Generally spring is the time for cleaning, but for me it came early this year because one of my hard disks failed after only 4 months of service. It also happened to be the hard disk that contained all of my VM’s, quite annoying but I had backups. All of this lead to a rethink and a decision to replace my broken hard disk with 2 mirrorred hard disks. As these were both new, I decided to use 2 different brands of the disks in case some kind of factory problem was going to cause these to fail on the same day.
Installing the new disks into my trusty HP server was easy, it can hold 4 disks and it has support for Hardware RAID. I have a spare slot still and I will put the RMA’d failed disk into that when it arrives and use it as a backup device.
The net result of all this thinking was that some thinking and re-arranging of stuff was going to leave me with new drive letters for my Hyper-V area, as a result some configuration changes are needed to pull this off. On the net I’ve seen several somewhat hacky ways to do this but I wanted to do it what I think is “the right way”.
This is the approach I took:
- Export each of the VM’s to the new disk using the Hyper-V manager’s built in Export feature which I would say 2 things about:
– is rather slow to be polite. I am certain it would be faster if I paid an exhorbitant amount of money for expensive disks but still this is SATA-300 to SATA-300 on the same machine and exporting 120GB took somewhere over an hour.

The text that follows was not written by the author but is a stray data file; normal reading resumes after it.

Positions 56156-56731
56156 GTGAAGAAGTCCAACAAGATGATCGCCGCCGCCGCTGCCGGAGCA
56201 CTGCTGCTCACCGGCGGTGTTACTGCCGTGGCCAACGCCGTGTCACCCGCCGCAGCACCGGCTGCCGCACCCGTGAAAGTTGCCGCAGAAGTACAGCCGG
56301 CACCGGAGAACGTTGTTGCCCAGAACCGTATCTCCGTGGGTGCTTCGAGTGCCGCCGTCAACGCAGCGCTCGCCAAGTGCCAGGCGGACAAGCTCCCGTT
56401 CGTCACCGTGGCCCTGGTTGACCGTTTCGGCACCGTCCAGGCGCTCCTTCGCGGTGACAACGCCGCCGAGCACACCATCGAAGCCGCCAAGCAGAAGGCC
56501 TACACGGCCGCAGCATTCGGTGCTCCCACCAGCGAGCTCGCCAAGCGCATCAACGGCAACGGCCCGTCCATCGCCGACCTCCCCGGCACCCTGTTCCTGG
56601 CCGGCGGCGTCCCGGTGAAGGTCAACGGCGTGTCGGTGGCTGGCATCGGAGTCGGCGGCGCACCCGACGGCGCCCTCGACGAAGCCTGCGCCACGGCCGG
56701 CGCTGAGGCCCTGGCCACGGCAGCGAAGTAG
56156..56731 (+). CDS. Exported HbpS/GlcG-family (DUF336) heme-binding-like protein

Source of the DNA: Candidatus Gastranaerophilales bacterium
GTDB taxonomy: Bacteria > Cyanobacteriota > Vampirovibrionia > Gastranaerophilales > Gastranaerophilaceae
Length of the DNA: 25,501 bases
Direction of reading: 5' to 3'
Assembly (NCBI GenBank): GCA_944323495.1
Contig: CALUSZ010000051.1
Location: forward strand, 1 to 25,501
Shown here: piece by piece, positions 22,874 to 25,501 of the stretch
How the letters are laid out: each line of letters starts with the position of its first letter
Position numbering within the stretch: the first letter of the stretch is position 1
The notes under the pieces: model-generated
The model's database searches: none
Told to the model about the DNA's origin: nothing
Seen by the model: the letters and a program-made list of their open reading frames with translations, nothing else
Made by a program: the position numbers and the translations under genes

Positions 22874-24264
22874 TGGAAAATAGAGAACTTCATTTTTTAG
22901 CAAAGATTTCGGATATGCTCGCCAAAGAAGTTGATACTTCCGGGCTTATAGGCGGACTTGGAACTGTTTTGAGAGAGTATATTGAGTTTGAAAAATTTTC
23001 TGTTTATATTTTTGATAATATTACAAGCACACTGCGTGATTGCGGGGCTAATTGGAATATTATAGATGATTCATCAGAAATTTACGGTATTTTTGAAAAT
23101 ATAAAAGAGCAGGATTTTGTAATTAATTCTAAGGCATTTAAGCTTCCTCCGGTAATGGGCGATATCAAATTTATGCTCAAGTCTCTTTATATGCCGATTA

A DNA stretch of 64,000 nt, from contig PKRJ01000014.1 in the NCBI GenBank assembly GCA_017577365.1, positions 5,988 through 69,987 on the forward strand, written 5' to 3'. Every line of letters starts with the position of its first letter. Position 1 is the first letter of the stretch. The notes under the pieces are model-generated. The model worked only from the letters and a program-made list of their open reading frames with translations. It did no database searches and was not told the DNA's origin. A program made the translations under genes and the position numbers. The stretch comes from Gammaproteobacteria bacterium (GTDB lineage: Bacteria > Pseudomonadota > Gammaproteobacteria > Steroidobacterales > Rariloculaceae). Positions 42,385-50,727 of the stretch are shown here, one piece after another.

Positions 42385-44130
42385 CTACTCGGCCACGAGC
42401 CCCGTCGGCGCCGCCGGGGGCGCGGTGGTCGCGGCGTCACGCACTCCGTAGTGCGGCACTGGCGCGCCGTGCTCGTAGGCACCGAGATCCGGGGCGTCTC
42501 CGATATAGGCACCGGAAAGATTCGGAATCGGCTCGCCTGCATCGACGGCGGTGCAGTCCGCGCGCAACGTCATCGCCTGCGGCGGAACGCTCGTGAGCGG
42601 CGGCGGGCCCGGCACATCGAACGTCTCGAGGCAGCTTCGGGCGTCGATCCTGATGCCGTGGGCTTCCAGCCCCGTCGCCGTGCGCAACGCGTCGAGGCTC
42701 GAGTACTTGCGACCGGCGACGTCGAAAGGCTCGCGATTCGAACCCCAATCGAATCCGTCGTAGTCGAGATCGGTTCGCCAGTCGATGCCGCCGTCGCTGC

– in general there should be an optimized way to just “move a VM” along with all its stuff. Exporting is more made for moving between machines.
- Delete the VMs in the Hyper-V manager (gulp)… gotta hope that export was successful.
- Change the Overall hyper-v settings to point at the new mirrored drive/paths.
- Import each of the virtual machines. This is very much faster than exporting thankfully.
This all seems pretty obvious, there’s likely a better way, the trouble is that Hyper-V is doing so many clever things with differencing disks and stuff all the time that just copying the VHD hard disk file is never going to work.
All of this wasn’t admin for the sake of Admin.. These problems have lead me to re-think the way I back up. Previously my main network server with lots of important stuff on it (which happens to be Windows 2003) was always backed up from the “inside”, e.g. it was running backup jobs on itself like it was a normal machine. This meant that when I had to restore it was really like doing a BMR (bare metal restore) and that took an age to do, I did have backups of the VM configurations and disks from an earlier point but they were out of date with my daily inside backups which left me in no-mans land a bit.
Usually I use Acronis to back up, but I’ve actually been having some problems because of patchy windows 2008 support meaning the Hyper-V area doesn’t back up properly (some kinds of VSS problems). My new thought is that I’ll use the build in Windows Backup system to backup the entire system to a hard disk, while still using acronis to back up critical files to an off-site location.
In essence, I’m feeling that when using Hyper-V “outside” backups of the VHD and associated files are going to lead to much faster recovery, but.. at the same time, outside backups are pretty lousy for restoring individual files/data inside the virtual machines, so I will have inside backups for those tasks.
My feeling is that somebody should capitalize on this, its probably not a lot of work, most backup catalogs can be browsed by the tool that makes them, if that browsing and restore ability was extended to include the inside of VHD files (while managing the associated snapshots) we’d be in much better shape for a unified backup solution..